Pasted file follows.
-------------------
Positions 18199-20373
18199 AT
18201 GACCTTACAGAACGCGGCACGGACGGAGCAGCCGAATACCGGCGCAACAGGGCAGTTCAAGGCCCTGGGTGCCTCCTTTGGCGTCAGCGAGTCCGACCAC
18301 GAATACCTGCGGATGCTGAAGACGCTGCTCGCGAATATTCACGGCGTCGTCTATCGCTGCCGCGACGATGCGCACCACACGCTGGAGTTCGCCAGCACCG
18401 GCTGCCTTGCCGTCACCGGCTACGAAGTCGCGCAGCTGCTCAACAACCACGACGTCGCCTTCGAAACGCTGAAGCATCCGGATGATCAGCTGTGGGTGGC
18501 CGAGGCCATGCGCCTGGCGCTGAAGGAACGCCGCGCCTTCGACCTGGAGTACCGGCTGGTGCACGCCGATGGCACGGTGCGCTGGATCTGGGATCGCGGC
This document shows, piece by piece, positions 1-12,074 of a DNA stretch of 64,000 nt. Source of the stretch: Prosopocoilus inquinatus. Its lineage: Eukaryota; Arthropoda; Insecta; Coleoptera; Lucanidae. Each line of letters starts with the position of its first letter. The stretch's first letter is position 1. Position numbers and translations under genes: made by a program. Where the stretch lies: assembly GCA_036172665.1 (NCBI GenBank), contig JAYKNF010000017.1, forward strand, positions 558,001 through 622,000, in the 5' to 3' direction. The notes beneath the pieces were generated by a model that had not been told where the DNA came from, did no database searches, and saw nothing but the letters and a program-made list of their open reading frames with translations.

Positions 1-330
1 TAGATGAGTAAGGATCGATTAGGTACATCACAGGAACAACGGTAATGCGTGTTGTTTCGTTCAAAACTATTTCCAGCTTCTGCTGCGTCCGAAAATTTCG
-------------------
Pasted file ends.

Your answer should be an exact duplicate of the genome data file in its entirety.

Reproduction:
Positions 18199-20373
18199 AT
18201 GACCTTACAGAACGCGGCACGGACGGAGCAGCCGAATACCGGCGCAACAGGGCAGTTCAAGGCCCTGGGTGCCTCCTTTGGCGTCAGCGAGTCCGACCAC
18301 GAATACCTGCGGATGCTGAAGACGCTGCTCGCGAATATTCACGGCGTCGTCTATCGCTGCCGCGACGATGCGCACCACACGCTGGAGTTCGCCAGCACCG
18401 GCTGCCTTGCCGTCACCGGCTACGAAGTCGCGCAGCTGCTCAACAACCACGACGTCGCCTTCGAAACGCTGAAGCATCCGGATGATCAGCTGTGGGTGGC
18501 CGAGGCCATGCGCCTGGCGCTGAAGGAACGCCGCGCCTTCGACCTGGAGTACCGGCTGGTGCACGCCGATGGCACGGTGCGCTGGATCTGGGATCGCGGC
This document shows, piece by piece, positions 1-12,074 of a DNA stretch of 64,000 nt. Source of the stretch: Prosopocoilus inquinatus. Its lineage: Eukaryota; Arthropoda; Insecta; Coleoptera; Lucanidae. Each line of letters starts with the position of its first letter. The stretch's first letter is position 1. Position numbers and translations under genes: made by a program. Where the stretch lies: assembly GCA_036172665.1 (NCBI GenBank), contig JAYKNF010000017.1, forward strand, positions 558,001 through 622,000, in the 5' to 3' direction. The notes beneath the pieces were generated by a model that had not been told where the DNA came from, did no database searches, and saw nothing but the letters and a program-made list of their open reading frames with translations.

Positions 1-330
1 TAGATGAGTAAGGATCGATTAGGTACATCACAGGAACAACGGTAATGCGTGTTGTTTCGTTCAAAACTATTTCCAGCTTCTGCTGCGTCCGAAAATTTCG